The government’s argument can be boiled down to two main contentions: (1) the proper standard of review is lower than strict scrutiny because the scandalous-marks provision is not a restriction on speech, but rather a condition on the availability of government benefits; and (2) the scandalous-marks provision survives this lower standard of review because it is “a longstanding and reasonable means of vindicating a number of legitimate government interests.”
In response, Brunetti relies on the Supreme Court’s 2017 Tam decision, which struck down a similar prohibition on registering “disparag[ing]” trademarks. In particular, Brunetti contends that (1) the scandalous-marks provision constitutes viewpoint discrimination triggering strict scrutiny; or in the alternative (2) the provision regulates content, which triggers strict scrutiny; and (3) even under lower levels of scrutiny, the provision is unconstitutional.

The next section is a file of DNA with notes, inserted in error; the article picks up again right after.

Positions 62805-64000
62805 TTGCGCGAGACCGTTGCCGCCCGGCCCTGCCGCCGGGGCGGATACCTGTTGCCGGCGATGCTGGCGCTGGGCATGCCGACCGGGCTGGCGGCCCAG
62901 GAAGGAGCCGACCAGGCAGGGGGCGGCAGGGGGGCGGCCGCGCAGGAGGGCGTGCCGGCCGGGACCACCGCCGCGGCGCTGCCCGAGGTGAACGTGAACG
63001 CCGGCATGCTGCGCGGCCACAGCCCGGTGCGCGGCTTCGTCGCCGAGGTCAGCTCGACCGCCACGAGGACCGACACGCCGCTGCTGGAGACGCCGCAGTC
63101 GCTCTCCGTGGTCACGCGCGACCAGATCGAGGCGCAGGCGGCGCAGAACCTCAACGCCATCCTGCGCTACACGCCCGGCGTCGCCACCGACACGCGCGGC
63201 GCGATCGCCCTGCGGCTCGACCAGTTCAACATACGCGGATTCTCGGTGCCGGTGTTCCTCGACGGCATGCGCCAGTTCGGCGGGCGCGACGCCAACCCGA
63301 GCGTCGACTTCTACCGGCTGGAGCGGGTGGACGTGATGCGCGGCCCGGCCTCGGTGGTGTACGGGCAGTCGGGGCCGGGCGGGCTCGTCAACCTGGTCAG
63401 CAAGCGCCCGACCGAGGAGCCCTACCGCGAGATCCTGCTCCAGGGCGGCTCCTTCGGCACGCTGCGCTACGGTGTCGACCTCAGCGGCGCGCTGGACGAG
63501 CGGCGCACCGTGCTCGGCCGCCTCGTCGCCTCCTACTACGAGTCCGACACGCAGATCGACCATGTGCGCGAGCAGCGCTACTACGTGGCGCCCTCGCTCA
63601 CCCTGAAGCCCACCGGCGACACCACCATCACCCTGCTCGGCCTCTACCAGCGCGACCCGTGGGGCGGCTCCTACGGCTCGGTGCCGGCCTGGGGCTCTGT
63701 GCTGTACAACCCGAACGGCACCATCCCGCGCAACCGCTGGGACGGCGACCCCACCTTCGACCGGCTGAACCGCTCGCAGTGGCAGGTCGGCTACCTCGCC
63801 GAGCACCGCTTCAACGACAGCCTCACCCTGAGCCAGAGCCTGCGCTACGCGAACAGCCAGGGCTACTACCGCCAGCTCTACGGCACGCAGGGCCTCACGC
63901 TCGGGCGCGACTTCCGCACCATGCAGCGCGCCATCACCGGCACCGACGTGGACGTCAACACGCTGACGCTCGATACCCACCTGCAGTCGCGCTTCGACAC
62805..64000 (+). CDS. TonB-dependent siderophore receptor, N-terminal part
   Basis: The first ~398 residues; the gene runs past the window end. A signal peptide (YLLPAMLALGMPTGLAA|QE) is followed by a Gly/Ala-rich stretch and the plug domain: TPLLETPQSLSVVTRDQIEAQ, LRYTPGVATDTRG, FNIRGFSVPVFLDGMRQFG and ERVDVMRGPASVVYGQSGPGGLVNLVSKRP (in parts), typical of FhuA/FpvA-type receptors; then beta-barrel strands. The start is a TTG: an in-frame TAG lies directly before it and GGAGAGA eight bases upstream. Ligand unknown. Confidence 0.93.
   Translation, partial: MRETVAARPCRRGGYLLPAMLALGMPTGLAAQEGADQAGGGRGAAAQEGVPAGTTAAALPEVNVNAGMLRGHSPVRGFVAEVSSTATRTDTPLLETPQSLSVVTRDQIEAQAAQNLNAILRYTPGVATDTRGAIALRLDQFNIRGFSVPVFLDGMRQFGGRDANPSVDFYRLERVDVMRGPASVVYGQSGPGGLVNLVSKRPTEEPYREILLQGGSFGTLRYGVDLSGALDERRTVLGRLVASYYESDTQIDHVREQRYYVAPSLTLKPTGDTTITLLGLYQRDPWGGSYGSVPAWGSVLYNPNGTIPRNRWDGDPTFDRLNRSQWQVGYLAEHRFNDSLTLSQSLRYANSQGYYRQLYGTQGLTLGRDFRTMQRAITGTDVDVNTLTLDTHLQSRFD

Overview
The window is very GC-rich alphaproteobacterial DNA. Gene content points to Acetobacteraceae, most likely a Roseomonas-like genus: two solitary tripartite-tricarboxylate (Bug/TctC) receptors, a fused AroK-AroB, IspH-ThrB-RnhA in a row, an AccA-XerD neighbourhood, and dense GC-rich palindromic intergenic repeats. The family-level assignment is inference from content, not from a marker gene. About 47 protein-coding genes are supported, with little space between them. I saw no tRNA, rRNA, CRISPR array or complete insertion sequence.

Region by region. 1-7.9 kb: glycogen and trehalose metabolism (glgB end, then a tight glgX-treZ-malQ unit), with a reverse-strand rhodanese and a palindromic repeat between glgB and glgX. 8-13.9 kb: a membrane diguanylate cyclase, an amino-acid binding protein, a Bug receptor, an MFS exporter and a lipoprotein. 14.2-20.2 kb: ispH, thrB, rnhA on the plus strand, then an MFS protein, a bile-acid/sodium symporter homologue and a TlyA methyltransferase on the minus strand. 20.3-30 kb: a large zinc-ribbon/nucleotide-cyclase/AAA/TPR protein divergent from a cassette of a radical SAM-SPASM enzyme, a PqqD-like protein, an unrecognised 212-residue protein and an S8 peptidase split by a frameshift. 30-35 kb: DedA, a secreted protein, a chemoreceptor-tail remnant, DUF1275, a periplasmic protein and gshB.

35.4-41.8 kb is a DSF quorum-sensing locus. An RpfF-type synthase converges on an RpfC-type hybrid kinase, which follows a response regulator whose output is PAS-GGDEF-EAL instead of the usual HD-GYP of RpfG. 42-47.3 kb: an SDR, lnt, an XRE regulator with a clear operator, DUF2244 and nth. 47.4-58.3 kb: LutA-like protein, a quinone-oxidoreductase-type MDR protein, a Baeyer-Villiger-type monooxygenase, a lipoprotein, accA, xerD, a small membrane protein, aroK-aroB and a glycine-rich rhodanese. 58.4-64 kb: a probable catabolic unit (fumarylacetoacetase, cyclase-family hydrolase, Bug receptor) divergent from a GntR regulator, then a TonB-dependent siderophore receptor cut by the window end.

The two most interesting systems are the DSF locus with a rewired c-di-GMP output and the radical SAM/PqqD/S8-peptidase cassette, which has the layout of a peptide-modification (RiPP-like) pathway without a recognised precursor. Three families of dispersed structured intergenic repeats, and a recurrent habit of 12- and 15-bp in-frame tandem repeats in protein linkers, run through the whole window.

An amicus brief filed by the Rutherford Institute in support of Brunetti offers a simple proposition: discriminating against offensive views is still viewpoint discrimination. The brief also picks apart the government’s arguments by distinguishing trademark registration from the narrow holdings of the government-subsidy and obscenity cases the government attempts to rely upon. The brief concludes by pointing out that even if the Court were to find that the scandalous-marks provision does not constitute viewpoint discrimination, the provision would nevertheless be unconstitutional either under strict scrutiny as a content-based regulation or intermediate scrutiny, pursuant to Central Hudson’s admonition that a restriction of commercial speech must be narrowly tailored to serve a substantial government interest.
Interpipe: Can the government play favorites with funding to advantage union speech?